For a lot of us, hockey was not in a good place in the mid-1970s.
When expansion doubled the size of the league from six to twelve teams in 1967, it not only initially thinned out the talent pool, it also saw the dawn of a vigilante-style approach to the game first embodied by the “Big Bad Bruins”.
Now that was a talented bunch—with Orr, Esposito, Stanfield, Bucyk and some others, but beginning in the late ‘60s and into the early ‘70s they played a very physical, combative style.
They intimidated teams, with tough guys like Wayne Cashman, Johnny McKenzie (not big but tough as nails) and Derek Sanderson and were hard to play against, especially in the tiny Boston Garden.
They won two Stanley Cups but, tellingly, could never beat Montreal in the playoffs, which would have made their championships that much sweeter. Amazingly, they lost to the Habs in 1968, 1969, 1971, 1977, 1978 and 1979.
In those later years, with Don Cherry as coach, they took particular pride in being tough, with players like Stan Jonathan , John Wensink, Terry O’Reilly and others. (Though I “hated” O’Reilly, I did admire how he played. The Leafs could have used him, badly.)
The game went through a violent phase, with bench-clearing brawls becoming all too commonplace in the ‘70s. I will never forget one Sunday afternoon game in Boston, on U.S. national television, when Wayne Cashman jumped up and swung his stick over his head at Minnesota’s Dennis Hextall during a skirmish behind one of the goals. It was a stunningly dangerous action, yet the NHL barely batted an eye in terms of discipline.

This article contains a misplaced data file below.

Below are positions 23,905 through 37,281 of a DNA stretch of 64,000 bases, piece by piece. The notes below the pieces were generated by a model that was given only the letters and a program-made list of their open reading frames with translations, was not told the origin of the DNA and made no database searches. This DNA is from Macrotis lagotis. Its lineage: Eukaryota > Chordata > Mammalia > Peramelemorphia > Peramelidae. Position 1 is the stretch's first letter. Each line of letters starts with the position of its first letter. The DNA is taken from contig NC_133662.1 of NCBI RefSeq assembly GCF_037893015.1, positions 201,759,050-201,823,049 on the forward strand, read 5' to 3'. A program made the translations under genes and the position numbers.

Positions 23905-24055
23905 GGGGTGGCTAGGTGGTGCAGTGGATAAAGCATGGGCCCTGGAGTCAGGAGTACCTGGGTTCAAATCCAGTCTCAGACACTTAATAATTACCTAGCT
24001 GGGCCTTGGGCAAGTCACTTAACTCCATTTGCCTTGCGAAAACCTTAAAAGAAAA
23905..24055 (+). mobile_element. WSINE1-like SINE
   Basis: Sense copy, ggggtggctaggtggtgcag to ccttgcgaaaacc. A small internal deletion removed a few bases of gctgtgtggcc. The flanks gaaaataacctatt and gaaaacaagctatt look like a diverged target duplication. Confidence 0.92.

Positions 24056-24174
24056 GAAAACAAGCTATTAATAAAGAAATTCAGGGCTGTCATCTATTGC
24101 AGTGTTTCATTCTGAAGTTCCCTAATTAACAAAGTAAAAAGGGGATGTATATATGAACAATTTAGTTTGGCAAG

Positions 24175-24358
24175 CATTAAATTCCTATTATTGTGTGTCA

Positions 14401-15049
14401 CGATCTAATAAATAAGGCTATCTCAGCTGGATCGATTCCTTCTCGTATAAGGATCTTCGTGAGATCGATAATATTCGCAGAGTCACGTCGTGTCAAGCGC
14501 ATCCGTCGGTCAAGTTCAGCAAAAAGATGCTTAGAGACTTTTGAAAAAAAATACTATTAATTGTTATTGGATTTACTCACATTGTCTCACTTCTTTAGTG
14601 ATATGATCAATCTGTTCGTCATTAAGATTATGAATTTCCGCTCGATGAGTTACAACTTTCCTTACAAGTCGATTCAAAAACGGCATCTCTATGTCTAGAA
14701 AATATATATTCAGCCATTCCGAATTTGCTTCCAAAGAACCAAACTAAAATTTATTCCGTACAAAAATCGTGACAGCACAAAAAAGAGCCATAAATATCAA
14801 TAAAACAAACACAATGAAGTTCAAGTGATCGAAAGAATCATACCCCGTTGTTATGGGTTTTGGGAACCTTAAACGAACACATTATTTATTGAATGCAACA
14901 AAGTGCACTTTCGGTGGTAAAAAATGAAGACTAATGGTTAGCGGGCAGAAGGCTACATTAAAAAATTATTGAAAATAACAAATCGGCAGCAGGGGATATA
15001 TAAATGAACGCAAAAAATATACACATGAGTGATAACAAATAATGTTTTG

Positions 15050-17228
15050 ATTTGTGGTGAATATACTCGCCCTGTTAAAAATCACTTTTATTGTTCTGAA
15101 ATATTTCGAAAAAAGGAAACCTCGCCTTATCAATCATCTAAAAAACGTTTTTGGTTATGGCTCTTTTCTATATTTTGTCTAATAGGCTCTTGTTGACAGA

The Philadelphia Flyers went even further. They became the celebrated “Broad Street Bullies” and were, simply, a dirty team. They verbally threatened the opposition, they slashed and hacked constantly and with rugged guys like Don Saleski, Dave Schultz, Moose Dupont, Ed Van Impe (pictured in action against the Leafs) and others, they created a culture of fear everywhere they went. The term “Philadelphia flu” was created to describe players who suddenly fell “ill” before they had to play at the Spectrum in Philadelphia.
They looked to be on their way to a third consecutive Cup in the spring of 1976. Along the way, their impact on junior hockey in Canada was awful (not to mention the impressions made on youth hockey players). Junior A teams were out of control at times, fighting and brawling trying to impress NHL scouts, as this was the “new” way to get noticed and make it to the NHL.
I’m sure players who were with the Flyers at that time would deny this negative impact, but that doesn’t take away from the fact that somebody needed to stop the Flyers.